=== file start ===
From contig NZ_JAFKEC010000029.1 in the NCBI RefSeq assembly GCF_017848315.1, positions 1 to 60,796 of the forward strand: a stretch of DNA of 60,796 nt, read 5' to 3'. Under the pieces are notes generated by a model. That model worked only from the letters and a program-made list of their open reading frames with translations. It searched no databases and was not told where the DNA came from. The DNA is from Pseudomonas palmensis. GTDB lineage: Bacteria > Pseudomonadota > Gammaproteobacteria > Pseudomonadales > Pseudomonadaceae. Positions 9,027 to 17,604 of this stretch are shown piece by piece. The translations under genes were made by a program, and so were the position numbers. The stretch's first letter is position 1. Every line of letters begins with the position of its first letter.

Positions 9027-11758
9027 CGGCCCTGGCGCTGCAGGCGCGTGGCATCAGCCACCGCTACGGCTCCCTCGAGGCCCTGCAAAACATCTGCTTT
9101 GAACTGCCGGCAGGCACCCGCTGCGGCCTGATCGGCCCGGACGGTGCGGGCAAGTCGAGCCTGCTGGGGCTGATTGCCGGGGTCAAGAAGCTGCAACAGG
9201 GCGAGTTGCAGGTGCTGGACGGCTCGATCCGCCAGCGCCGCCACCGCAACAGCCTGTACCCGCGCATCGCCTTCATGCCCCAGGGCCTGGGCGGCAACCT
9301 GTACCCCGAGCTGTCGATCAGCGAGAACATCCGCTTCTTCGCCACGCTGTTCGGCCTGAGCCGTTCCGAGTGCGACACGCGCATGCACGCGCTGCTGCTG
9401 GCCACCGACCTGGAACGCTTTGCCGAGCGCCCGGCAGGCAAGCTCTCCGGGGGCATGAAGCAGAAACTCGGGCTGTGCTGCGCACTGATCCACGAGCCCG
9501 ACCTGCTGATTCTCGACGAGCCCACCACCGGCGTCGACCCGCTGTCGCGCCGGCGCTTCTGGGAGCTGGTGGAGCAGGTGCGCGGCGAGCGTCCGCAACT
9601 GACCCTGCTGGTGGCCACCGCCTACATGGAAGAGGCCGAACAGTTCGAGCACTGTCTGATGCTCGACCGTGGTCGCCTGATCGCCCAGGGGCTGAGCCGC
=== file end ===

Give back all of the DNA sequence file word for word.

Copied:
From contig NZ_JAFKEC010000029.1 in the NCBI RefSeq assembly GCF_017848315.1, positions 1 to 60,796 of the forward strand: a stretch of DNA of 60,796 nt, read 5' to 3'. Under the pieces are notes generated by a model. That model worked only from the letters and a program-made list of their open reading frames with translations. It searched no databases and was not told where the DNA came from. The DNA is from Pseudomonas palmensis. GTDB lineage: Bacteria > Pseudomonadota > Gammaproteobacteria > Pseudomonadales > Pseudomonadaceae. Positions 9,027 to 17,604 of this stretch are shown piece by piece. The translations under genes were made by a program, and so were the position numbers. The stretch's first letter is position 1. Every line of letters begins with the position of its first letter.

Positions 9027-11758
9027 CGGCCCTGGCGCTGCAGGCGCGTGGCATCAGCCACCGCTACGGCTCCCTCGAGGCCCTGCAAAACATCTGCTTT
9101 GAACTGCCGGCAGGCACCCGCTGCGGCCTGATCGGCCCGGACGGTGCGGGCAAGTCGAGCCTGCTGGGGCTGATTGCCGGGGTCAAGAAGCTGCAACAGG
9201 GCGAGTTGCAGGTGCTGGACGGCTCGATCCGCCAGCGCCGCCACCGCAACAGCCTGTACCCGCGCATCGCCTTCATGCCCCAGGGCCTGGGCGGCAACCT
9301 GTACCCCGAGCTGTCGATCAGCGAGAACATCCGCTTCTTCGCCACGCTGTTCGGCCTGAGCCGTTCCGAGTGCGACACGCGCATGCACGCGCTGCTGCTG
9401 GCCACCGACCTGGAACGCTTTGCCGAGCGCCCGGCAGGCAAGCTCTCCGGGGGCATGAAGCAGAAACTCGGGCTGTGCTGCGCACTGATCCACGAGCCCG
9501 ACCTGCTGATTCTCGACGAGCCCACCACCGGCGTCGACCCGCTGTCGCGCCGGCGCTTCTGGGAGCTGGTGGAGCAGGTGCGCGGCGAGCGTCCGCAACT
9601 GACCCTGCTGGTGGCCACCGCCTACATGGAAGAGGCCGAACAGTTCGAGCACTGTCTGATGCTCGACCGTGGTCGCCTGATCGCCCAGGGGCTGAGCCGC